Banana streak is a viral disease caused by a complex of banana streak viruses (BSV) species. BSV species have been reported in many banana-producing countries. Infections are characterized by discontinuous chlorotic areas that turn into necrotic streaks on leaves and a split pseudostem. A severe form in which the pseudostem develops heart rot eventually leads to the death of the plant.
The disease was first reported in Côte d'Ivoire in 1966. The impact of the disease varies greatly; from serious in certain localities, to confined to a few plants and not considered important in others.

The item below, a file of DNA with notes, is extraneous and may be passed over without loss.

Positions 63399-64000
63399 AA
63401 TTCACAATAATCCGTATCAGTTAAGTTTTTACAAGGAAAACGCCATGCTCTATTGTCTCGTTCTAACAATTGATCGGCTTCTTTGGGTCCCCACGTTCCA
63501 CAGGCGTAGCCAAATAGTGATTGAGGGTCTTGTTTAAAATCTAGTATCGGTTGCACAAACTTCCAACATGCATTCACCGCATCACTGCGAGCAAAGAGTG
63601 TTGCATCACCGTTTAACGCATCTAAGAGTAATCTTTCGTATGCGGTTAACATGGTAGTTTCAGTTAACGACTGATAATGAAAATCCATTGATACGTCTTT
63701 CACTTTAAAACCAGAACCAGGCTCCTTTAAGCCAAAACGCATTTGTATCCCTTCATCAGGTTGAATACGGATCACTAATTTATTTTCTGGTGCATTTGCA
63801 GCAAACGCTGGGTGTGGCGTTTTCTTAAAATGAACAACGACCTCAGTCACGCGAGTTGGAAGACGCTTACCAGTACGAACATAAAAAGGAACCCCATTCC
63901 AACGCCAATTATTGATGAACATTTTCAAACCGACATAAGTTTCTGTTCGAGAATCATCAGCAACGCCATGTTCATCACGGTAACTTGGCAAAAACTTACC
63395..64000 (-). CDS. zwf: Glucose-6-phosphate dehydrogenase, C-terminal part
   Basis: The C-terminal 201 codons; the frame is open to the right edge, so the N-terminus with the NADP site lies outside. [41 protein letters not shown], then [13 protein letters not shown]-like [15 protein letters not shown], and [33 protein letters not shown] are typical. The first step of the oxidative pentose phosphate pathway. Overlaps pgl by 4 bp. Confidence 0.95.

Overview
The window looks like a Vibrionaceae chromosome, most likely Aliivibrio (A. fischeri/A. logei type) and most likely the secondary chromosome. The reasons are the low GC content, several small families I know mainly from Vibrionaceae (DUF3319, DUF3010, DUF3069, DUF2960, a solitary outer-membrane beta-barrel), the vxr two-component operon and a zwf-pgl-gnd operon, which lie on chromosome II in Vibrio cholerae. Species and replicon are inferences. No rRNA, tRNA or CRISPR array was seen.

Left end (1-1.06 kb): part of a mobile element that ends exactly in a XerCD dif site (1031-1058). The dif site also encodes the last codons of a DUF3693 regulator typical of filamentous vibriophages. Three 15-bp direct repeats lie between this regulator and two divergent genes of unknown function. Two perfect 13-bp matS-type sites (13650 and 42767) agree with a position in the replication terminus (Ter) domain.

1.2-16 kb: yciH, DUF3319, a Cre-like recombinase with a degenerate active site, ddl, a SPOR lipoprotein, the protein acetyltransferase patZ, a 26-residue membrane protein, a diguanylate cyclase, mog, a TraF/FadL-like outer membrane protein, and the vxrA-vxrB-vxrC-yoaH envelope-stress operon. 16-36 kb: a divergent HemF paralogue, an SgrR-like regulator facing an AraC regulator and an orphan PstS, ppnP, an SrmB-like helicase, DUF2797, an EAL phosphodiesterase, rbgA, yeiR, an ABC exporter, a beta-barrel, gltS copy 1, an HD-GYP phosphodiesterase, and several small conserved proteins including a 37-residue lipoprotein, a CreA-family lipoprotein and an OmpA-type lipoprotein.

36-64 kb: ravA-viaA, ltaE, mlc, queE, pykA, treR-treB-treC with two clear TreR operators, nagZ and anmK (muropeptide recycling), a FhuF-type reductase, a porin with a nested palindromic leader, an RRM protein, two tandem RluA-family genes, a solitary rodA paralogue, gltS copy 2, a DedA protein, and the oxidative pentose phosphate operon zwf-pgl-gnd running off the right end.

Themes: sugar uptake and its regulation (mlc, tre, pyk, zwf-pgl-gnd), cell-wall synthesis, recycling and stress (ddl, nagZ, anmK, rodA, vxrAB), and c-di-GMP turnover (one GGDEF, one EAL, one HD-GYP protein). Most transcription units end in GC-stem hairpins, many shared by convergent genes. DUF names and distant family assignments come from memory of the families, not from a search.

The presence of species of the virus integrated in the DNA of banana cultivars that have a copy of the so-called B genome inherited from their Musa balbisiana parent, imposes restrictions to the movement of these cultivars.
Symptoms range from an inconspicuous flecking to lethal necrosis depending on the virus/isolate, the cultivar and the environment. The most common symptoms are narrow, discontinuous and sometimes continuous chlorotic or yellow streaks that run from the leaf midrib to the margin. Spindle or eye-shaped patterns as well as yellow blotches have also been observed. The streaks eventually turn orange and often brown or black. Necrosis has also been observed on the midrib and petiole. Necroses occur mostly under low temperature, short-day conditions.
The accidental pathogen, page 14 in the 2004 INIBAP Annual Report